Lemon is a tree that belongs to the Rutaceae family and is also the name of the fruit itself. The lemon is not a naturally-occurring species, but a hybrid between different varieties of the Citrus family.
The lemon grows on a thorny bush or small tree that grows between 3 and 6 metres high. The fruit is oblong or rounded and yellow in colour when ripe. Its flesh is highly acidic.
It is mainly cultivated for its fruit juice, which contains high levels of citric acid that give it its sour taste. Both lemons and limes are used in food and beverages but they are also eaten raw. The finely grated peel is known as lemon zest.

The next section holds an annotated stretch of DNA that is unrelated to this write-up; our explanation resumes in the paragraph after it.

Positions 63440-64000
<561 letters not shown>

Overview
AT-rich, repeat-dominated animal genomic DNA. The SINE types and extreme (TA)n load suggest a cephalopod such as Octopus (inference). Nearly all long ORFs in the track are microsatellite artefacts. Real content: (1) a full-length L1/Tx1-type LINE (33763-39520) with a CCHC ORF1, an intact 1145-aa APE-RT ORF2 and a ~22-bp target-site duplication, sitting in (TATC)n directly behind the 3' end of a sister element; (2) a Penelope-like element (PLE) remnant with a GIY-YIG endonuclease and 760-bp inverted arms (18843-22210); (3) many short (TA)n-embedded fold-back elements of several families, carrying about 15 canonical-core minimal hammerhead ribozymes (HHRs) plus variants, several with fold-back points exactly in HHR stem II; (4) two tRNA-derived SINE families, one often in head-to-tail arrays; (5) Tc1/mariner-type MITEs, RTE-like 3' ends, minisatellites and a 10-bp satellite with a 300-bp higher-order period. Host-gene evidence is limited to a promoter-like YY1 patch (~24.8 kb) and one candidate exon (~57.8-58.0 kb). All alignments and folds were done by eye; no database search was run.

The skin has two layers. The outer layer, which is leathery, contains many esoteric oils and pigments varying from yellow to orange to green. The inner layer (pith) is white, contains pectin and is rich in vitamin C. The pulp, which is divided into segments, contains vitamins, citric acid and minerals.